How To Choose An Icon

So you’ve got a theme for your new business, but you need just the right icon to represent it. You’re not going to settle for just any representation. It’s has to speak to who your brand is and it has to be unmistakably recognizable. Your icon, in large part, is how your brand will stick in people’s minds.

I’ve asked Jeff Garrett, Founder of Lumberjacks Restaurant to share his advice with us.

Be bold, be original

There are a lot of icons and symbols for businesses, large and small, that look awfully similar. While one brand might be more recognizable than another or they may be in totally different industries, it’s best not to run the risk of confusing the consumer.

Avoid the hundreds of thousands of themes that you could purchase or even obtain for free from various websites. Get creative to set yourself apart. Once you’ve decided, trademark it so it can’t be used by anyone else; consumers will eventually associate that logo directly with your brand. Trademarks are valuable assets to businesses – they allow you to grow your brand awareness and lead to more business, but must be renewed every few years.

Represent!

In addition to being original, your icon should embody everything about your brand. If you’re a delivery service, your icon should emphasize speed. If you sell flowers, consider a delicate and colorful icon.
When determining an icon for the full-serve restaurant I founded, Lumberjacks, we obviously wanted a lumberjack as our icon. But, it had to be the right lumberjack. We avoided images of a hipster-like lumberjack, as “in” as that is today, and went with the big, burly, yet friendly, lumberjack. This was important because our slogan is “Where the Big Boys Eat” and we serve large portions of down-home cooking.

Be mindful of colors too. Different colors represent different things and trigger the brain in different ways. For example, red is a very powerful color. Among other meanings, it’s the color of adventure. Red is also one of the top two favorite colors in the world and the international color for stop. Green is universally associated with nature and represents growth. Shades of color are also important to consider. One shade of blue means something different than another shade of blue. Different shades of blue represent trust, dignity, strength, dependability and cleanliness among other qualities. Consider what it means to put different colors together.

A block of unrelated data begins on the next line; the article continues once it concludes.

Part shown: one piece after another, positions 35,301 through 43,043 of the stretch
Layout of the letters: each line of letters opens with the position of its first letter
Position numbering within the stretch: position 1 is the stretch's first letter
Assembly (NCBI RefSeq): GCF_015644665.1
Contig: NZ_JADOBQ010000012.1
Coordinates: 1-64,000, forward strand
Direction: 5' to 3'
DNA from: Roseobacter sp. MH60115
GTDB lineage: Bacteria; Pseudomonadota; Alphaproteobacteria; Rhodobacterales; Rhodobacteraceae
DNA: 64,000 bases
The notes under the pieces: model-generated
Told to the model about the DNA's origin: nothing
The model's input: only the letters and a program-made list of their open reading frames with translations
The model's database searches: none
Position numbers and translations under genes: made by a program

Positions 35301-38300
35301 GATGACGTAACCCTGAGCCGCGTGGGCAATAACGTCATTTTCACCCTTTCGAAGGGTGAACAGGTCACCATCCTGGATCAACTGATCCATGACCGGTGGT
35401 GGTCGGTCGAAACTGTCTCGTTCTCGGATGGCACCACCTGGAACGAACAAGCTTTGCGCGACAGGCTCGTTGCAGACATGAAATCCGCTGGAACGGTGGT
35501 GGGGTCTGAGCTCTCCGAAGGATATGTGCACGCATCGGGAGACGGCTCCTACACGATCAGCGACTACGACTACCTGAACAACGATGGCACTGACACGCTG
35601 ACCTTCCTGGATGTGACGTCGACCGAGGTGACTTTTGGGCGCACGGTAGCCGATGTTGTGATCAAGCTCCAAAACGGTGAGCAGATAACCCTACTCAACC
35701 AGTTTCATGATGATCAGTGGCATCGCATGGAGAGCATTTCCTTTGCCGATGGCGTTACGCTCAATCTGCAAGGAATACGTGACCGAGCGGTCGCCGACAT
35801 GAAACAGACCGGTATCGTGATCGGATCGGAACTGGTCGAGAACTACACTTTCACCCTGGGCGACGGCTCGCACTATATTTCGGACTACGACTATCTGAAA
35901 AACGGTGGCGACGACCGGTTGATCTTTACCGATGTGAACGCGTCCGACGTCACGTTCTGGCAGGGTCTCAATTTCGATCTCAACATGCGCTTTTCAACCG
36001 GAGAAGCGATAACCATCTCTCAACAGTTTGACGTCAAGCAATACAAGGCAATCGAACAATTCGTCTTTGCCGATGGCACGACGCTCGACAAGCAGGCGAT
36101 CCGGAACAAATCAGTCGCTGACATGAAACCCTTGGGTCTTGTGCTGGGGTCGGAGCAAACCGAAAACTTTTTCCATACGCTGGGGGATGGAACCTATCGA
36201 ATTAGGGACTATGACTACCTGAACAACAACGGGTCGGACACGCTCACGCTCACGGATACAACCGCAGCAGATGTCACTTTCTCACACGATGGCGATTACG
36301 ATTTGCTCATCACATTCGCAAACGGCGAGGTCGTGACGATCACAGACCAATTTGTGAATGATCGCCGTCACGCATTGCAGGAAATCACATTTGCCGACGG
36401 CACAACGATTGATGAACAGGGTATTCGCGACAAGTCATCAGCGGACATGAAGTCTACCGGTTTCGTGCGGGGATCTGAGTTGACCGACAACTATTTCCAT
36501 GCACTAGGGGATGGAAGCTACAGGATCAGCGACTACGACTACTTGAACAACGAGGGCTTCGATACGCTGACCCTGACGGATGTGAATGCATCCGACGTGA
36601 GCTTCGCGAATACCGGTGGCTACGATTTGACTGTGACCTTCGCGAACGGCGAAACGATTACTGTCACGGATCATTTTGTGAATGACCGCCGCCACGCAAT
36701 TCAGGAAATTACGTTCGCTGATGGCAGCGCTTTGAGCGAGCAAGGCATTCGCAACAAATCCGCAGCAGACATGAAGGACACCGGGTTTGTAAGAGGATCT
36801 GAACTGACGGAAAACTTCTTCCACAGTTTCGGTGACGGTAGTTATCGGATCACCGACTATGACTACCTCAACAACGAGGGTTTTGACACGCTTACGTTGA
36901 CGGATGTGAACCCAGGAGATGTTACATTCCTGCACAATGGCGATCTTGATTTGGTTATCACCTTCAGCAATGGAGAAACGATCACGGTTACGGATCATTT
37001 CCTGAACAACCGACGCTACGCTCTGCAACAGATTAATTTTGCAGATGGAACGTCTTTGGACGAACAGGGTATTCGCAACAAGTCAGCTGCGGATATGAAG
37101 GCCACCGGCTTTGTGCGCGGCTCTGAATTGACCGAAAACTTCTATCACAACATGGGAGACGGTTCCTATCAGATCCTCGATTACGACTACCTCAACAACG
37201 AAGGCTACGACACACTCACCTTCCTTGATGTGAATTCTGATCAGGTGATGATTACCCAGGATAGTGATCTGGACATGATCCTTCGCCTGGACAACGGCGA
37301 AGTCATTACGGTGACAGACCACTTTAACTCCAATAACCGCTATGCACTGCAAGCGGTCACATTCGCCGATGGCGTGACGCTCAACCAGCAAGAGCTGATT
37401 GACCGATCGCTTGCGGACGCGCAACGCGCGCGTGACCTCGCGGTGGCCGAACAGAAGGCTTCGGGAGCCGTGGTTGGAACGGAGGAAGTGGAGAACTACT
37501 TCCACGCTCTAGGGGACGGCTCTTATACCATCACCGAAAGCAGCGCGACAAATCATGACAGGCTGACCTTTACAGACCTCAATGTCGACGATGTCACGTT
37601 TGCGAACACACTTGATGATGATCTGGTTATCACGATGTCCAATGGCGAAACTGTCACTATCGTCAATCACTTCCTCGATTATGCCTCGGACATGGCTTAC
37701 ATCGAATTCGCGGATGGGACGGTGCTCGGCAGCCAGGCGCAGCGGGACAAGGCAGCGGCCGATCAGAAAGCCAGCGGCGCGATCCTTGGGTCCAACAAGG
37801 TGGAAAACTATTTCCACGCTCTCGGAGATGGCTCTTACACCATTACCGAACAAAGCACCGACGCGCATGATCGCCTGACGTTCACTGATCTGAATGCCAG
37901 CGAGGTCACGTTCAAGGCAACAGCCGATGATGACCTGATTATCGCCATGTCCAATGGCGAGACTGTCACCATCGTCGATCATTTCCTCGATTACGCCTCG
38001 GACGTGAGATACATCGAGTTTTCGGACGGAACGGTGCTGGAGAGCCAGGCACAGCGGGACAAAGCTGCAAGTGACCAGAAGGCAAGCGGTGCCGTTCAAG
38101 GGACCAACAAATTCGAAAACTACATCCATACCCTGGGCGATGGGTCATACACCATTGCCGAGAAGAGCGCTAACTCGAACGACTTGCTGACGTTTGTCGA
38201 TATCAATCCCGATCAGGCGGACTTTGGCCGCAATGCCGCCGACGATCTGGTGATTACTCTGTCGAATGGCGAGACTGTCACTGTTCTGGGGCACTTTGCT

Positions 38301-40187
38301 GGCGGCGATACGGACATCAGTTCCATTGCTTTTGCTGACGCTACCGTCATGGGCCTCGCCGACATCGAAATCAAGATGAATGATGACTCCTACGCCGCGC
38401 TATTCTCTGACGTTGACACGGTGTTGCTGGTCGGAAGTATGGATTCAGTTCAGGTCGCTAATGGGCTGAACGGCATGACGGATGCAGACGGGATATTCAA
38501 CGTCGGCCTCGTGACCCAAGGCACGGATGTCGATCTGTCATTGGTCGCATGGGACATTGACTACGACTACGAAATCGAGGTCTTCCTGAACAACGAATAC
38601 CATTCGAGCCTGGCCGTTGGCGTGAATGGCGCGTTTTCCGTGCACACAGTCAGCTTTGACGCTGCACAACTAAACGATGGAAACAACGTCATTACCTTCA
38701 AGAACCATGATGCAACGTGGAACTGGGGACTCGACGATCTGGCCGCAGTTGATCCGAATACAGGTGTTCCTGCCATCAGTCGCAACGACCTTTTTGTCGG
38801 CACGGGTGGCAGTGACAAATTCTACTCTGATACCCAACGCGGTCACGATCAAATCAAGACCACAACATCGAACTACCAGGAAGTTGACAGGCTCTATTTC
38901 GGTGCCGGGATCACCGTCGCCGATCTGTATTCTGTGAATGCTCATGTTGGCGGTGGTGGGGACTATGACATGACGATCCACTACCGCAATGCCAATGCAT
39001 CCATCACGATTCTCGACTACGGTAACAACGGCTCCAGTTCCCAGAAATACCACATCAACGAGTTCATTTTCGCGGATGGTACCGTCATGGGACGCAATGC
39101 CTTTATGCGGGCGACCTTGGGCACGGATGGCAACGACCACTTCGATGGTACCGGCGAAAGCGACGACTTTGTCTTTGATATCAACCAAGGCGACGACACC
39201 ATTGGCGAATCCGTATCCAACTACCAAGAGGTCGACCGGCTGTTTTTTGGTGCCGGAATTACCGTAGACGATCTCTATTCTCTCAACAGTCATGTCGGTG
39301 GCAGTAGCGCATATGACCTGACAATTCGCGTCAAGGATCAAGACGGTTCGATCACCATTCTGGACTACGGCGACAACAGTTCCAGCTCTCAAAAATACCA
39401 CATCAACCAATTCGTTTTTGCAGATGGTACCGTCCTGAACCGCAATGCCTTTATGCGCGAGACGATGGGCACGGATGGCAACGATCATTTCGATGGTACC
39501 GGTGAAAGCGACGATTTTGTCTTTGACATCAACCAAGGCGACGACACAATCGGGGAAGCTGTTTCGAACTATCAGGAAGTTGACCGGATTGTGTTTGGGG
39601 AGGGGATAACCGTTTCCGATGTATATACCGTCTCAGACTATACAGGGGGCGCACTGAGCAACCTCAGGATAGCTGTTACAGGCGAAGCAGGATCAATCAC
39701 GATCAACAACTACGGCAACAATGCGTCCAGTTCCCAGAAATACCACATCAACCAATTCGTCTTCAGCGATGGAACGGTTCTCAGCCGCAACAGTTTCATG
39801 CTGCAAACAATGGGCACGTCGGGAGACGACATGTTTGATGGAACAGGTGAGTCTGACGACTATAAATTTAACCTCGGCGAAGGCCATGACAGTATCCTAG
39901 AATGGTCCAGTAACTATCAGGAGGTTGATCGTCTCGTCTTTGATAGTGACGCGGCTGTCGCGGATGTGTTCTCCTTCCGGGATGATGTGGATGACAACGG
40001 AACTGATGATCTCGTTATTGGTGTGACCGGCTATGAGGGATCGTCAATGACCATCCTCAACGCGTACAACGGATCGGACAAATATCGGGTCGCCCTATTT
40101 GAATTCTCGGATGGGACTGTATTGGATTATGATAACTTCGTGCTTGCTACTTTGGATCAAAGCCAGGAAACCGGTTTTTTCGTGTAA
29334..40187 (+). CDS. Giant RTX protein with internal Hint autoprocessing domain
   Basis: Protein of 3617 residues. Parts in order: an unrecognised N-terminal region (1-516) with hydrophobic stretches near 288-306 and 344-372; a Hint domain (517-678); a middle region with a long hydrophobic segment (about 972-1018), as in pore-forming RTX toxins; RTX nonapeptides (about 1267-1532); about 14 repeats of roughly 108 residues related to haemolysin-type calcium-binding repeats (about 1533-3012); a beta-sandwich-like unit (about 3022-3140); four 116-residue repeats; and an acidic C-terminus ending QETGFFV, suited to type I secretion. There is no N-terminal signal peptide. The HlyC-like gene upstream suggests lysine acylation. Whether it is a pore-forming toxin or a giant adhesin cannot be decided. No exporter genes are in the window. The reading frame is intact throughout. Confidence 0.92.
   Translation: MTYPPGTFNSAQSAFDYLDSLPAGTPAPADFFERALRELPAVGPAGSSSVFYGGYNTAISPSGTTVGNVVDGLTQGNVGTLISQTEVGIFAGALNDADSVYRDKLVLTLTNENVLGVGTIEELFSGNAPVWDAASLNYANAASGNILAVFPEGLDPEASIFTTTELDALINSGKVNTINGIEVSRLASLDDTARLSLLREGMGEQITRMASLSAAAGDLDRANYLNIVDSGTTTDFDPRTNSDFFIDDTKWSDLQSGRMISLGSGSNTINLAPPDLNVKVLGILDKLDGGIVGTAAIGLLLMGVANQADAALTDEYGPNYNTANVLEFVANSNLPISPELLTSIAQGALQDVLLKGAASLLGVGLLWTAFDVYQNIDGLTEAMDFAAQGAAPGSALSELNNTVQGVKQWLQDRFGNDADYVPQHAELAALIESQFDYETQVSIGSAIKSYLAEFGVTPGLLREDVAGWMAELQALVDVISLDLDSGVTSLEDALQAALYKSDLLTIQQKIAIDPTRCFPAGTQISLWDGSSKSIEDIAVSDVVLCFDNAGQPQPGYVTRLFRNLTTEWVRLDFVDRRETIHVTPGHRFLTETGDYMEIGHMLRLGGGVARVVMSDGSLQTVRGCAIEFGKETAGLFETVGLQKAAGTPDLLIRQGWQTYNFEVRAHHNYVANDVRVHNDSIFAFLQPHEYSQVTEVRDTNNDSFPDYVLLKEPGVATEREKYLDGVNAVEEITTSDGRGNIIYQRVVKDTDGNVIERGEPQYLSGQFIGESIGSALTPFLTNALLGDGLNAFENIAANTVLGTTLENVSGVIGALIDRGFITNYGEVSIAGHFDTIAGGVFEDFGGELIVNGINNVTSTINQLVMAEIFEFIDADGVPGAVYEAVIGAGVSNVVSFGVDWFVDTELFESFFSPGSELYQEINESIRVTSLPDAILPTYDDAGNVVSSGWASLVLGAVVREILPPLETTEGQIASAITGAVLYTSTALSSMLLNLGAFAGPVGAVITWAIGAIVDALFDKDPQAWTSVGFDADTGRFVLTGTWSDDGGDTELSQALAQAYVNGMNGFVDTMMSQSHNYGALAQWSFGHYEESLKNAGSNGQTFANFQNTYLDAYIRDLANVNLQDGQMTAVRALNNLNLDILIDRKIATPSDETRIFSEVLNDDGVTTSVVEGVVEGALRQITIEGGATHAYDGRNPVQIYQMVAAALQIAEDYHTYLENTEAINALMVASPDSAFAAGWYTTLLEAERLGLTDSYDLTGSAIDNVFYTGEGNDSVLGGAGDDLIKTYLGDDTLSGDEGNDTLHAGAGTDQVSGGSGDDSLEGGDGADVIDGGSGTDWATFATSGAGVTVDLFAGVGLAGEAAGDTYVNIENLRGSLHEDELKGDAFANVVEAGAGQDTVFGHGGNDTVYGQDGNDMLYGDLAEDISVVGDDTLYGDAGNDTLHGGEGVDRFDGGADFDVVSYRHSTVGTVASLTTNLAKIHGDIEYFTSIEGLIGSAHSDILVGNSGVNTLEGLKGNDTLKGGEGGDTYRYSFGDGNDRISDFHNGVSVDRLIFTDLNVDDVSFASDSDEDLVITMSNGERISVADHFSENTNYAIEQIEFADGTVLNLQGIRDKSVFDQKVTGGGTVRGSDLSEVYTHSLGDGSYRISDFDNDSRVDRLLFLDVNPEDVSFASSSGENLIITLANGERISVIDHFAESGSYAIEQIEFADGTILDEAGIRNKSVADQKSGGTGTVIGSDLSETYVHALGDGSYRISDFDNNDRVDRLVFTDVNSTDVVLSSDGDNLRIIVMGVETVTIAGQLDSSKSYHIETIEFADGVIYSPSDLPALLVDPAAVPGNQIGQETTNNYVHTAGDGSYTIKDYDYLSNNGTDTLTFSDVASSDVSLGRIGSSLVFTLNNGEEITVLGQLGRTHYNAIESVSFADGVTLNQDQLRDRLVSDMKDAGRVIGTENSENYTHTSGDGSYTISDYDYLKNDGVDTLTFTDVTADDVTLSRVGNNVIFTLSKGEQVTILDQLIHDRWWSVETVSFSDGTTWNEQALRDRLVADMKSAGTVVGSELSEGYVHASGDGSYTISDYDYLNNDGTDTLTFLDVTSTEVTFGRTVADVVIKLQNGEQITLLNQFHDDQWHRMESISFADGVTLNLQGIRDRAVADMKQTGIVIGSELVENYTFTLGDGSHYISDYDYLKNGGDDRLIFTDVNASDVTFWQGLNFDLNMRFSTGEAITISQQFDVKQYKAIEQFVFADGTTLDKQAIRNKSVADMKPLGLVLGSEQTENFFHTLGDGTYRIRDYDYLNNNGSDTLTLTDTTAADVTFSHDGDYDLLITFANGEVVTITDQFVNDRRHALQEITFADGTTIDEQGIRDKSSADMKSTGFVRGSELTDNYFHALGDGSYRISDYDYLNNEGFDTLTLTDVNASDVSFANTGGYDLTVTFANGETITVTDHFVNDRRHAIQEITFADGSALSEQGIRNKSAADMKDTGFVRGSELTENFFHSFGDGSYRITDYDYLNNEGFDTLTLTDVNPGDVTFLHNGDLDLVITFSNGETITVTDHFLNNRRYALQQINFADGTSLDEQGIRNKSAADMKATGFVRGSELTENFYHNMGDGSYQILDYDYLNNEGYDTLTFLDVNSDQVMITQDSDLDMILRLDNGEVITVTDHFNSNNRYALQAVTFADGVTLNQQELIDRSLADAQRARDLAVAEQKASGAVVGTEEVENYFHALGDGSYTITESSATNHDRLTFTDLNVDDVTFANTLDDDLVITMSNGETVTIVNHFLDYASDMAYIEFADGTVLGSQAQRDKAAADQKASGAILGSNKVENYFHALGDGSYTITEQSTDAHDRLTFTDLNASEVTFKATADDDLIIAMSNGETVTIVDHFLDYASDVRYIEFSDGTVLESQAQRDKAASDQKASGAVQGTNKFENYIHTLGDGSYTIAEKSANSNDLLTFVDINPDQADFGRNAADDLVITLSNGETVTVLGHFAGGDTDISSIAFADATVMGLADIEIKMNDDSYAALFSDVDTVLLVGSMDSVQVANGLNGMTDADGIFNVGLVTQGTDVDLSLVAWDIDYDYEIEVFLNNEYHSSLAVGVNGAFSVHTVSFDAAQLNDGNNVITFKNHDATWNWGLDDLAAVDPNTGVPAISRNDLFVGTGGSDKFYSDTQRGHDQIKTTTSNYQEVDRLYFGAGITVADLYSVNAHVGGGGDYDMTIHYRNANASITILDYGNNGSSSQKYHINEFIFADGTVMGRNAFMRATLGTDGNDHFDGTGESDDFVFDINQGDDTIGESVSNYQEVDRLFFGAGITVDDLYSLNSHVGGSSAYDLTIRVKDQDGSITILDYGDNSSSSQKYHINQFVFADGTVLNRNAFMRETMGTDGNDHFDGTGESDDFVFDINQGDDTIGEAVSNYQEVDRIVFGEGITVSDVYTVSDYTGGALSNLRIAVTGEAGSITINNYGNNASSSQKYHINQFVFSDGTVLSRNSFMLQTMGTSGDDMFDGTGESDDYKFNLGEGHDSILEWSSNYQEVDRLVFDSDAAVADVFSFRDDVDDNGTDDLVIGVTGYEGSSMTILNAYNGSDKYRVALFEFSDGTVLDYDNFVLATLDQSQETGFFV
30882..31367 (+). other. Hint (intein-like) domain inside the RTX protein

Don’t be so two-dimensional

While icons or logos have to be two-dimensional for websites, letterhead, business cards, menus, matchbook covers and advertising collateral, consider taking them three-dimensional.

Statues can be a great draw for consumers, but make sure it’s accessible. The right statue can grab attention of the casual passerby and possibly lure them over. A statue can also be a photo opportunity for visitors; when that photo is shared on social media, that’s more exposure for your brand. A three-dimensional icon can become truly iconic.

Our 12-foot tall, 650-pound fiberglass lumberjack statue in a red flannel shirt and blue jeans, hoisting an ax over his shoulder that stands outside our restaurants is hard to miss. It’s definitely an attention-grabber and your icon, whether two-dimensional or three-dimensional, should be too. Our guests are always stopping to take pictures with the big guy.

Change is good … Sometimes

Don’t be too quick to change your icon. If you feel it no longer accurately reflects your brand, change it, but be careful to not change too much. You don’t want to confuse or lose your core consumer base which has come to recognize your brand one way or which may have been attracted to your brand because of your icon. Think carefully before changing colors and avoid replacing your icon with something completely different.

Lumberjacks changed its icon a few years ago, both the two-dimensional and three-dimensional versions. We discovered the one we were using on our signs and website was mean-looking and reminiscent of Bluto from the Popeye cartoons. Our original statue was made of wood and didn’t weather the natural elements well, splitting and cracking. We’re actually a pretty friendly bunch and we know real lumberjacks, who are tough and rugged, hold up well in all sorts of weather.

After finding our fiberglass lumberjack, made by a company in Wisconsin that produces statues for Disney theme parks, we bought the trademark rights to it. It and our website logo represents us accurately, they speak to who we are and consumers recognize the images. We don’t plan on changing again as we’re growing.
About Jeff Garrett

Jeff Garrett is the founder of Lumberjacks Restaurant, a full service log cabin themed diner, serving breakfast all day, lunch and dinner in large portions of down-home menu items made from scratch with fresh, quality ingredients. Founded in 2004, Lumberjacks is known regionally in Northern California and Nevada as “Where the Big Boys Eat.” Lumberjacks began franchising in 2010 and today has nine locations in two states with a 10th location opening by the end of 2016